Follow by Email

Monday, November 28, 2011


[Updated April 29, 2013]

Nightmares is the second episode with an affirmative message for Buffy, this time in the form of Billy. The solution to Billy’s nightmares was, of course, to face his fears. Xander, Buffy’s metaphorical heart, showed the way on this when he turned around and punched out the clown.

Thursday, November 24, 2011

The Puppet Show

[Updated April 29, 2013]

After a series of episodes telling Buffy what she should not do, because false steps will impede her progress towards her destiny, we now get the first of three episodes which tell her the affirmative steps she needs to take.
The metaphor in The Puppet Show is pretty straightforward once Buffy discovers the plot twist: Sid, the dummy, is a demon hunter, ergo he stands for Buffy. The metaphor is the message.
Putting aside his “horny” shtick, Sid is very dedicated to his profession. He’s willing to sacrifice his own life to eliminate the final demon. He may have seemed a puppet, trapped by powers and circumstances beyond his control, but in the end he wasn’t a puppet at all because he chose his fate.
There are other metaphors here which I can’t discuss because of spoilers. I’ll have to cut this short and talk about this episode in more detail when we get to Prophecy Girl. I’ll only say that I don’t think the reference to Oedipus for the hilarious closing scene was accidental.
There are a couple of little things I love about this episode: Principal Snyder and the irony of Cordelia’s song choice.
Trivia notes: (1) The episode takes its inspiration from the movie Child’s Play. (2) Xander had the dummy “say” the word “redrum”. “Redrum” is the word “murder” spelled backwards, and comes from the movie The Shining. Nick Brendan adlibbed the line. (3) Xander asked if anyone else felt like “they’d been Keyser Soze’d”. Keyser Soze is (duh) from the movie The Usual Suspects. (4) Alyson Hannigan adlibbed Willow running off-stage. (5) Although I really like this episode, it was the lowest rated episode in the show’s history.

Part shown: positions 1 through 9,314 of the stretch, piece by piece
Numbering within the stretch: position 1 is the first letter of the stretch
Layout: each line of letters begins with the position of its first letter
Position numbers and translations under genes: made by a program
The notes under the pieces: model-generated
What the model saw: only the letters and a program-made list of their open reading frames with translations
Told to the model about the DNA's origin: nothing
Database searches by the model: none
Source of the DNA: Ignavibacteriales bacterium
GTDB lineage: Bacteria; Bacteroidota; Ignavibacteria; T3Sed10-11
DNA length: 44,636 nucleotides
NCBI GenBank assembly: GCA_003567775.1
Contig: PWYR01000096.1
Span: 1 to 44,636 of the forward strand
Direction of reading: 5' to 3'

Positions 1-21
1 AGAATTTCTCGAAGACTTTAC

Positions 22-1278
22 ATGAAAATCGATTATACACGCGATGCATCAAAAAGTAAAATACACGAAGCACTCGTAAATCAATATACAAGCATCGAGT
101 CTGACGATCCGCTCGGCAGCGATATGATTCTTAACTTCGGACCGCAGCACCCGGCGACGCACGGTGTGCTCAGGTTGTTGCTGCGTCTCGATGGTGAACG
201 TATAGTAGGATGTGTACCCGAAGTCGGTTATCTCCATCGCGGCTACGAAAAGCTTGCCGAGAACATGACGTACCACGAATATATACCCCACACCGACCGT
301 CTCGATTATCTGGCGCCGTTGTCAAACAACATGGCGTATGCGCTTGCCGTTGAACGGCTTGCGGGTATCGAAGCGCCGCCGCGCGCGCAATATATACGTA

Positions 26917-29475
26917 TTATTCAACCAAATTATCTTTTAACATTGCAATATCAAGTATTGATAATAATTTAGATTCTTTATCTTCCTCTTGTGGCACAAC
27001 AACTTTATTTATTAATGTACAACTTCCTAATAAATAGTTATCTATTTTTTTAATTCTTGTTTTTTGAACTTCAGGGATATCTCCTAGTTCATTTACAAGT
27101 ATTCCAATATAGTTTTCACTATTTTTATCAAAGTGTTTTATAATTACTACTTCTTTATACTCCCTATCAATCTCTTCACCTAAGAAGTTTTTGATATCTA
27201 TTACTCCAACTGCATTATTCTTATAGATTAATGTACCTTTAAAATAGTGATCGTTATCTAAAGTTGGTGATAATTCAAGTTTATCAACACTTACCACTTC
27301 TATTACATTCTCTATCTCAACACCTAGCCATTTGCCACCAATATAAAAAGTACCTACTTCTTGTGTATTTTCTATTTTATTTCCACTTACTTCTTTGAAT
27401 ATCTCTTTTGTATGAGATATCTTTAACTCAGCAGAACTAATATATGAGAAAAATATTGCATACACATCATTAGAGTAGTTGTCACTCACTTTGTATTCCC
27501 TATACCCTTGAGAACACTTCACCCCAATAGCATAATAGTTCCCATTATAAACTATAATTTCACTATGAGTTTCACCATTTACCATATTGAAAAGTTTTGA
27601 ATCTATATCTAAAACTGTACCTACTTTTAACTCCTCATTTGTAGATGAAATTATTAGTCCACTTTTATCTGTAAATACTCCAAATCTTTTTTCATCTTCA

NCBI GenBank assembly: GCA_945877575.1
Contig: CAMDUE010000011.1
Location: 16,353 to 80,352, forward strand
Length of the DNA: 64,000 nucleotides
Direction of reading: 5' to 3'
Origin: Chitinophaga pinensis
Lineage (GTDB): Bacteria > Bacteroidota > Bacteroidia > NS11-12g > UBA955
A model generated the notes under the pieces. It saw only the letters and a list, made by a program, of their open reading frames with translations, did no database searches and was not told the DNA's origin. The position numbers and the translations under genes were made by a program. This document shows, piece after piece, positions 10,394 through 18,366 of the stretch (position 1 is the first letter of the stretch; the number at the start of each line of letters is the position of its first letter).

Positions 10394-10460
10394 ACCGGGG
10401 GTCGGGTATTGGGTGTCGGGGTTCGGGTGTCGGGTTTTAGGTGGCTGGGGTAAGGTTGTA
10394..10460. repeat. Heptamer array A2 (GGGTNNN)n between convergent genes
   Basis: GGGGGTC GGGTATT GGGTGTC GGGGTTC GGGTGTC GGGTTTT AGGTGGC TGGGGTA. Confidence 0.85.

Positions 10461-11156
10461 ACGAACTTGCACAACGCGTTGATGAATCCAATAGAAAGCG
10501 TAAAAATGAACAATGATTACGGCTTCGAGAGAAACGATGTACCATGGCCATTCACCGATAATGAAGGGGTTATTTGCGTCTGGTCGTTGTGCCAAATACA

Monday, November 21, 2011

The Hunger Games Movie Trailer

Since IRYJ (posted below) isn't the most exciting of episodes, I thought I'd prove how wide-ranging my cultural interests are by commenting on The Hunger Games. For those who haven't read the book, that's a joke, of course -- I can't imagine the book or the movie if it hadn't been for Buffy.
Spoilers for the book below. Also, I haven't read the other two books in the trilogy, so please label any spoilers if you mention them.

I Robot, You Jane

[Updated April 29, 2013]

After waxing enthusiastic about The Pack and Angel, I can’t find much good to say about I Robot, You Jane. It’s generally rated as one of the very weakest episodes by most fans, and I concur. Still, we should see what we can get from it.

Thursday, November 17, 2011


[Updated April 29, 2013]

Angel is the first of many “payoff” episodes. By “payoff” I mean that themes and plot points have been introduced in previous episodes and we now can understand that these were building up to what happens here. There’s a lot to discuss.